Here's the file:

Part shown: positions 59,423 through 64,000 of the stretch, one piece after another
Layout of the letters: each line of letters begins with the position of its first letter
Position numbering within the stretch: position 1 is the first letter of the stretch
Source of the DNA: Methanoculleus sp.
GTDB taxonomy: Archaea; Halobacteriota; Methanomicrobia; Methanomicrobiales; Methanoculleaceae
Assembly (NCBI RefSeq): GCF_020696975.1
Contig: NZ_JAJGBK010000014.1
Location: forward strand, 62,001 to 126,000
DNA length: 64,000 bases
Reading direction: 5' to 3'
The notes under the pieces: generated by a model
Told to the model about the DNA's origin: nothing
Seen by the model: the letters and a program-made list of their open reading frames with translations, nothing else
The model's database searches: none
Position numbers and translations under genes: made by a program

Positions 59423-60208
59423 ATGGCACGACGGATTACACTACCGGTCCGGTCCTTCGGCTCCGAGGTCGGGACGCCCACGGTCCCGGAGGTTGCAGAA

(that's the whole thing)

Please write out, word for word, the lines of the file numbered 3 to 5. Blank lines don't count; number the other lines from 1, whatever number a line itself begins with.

Position numbering within the stretch: position 1 is the first letter of the stretch
Source of the DNA: Methanoculleus sp.
GTDB taxonomy: Archaea; Halobacteriota; Methanomicrobia; Methanomicrobiales; Methanoculleaceae